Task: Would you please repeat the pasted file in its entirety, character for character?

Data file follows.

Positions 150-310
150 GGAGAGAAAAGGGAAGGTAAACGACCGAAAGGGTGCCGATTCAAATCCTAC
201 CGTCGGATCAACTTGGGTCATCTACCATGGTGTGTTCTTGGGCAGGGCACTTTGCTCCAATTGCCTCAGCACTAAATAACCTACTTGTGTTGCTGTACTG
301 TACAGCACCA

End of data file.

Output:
Positions 150-310
150 GGAGAGAAAAGGGAAGGTAAACGACCGAAAGGGTGCCGATTCAAATCCTAC
201 CGTCGGATCAACTTGGGTCATCTACCATGGTGTGTTCTTGGGCAGGGCACTTTGCTCCAATTGCCTCAGCACTAAATAACCTACTTGTGTTGCTGTACTG
301 TACAGCACCA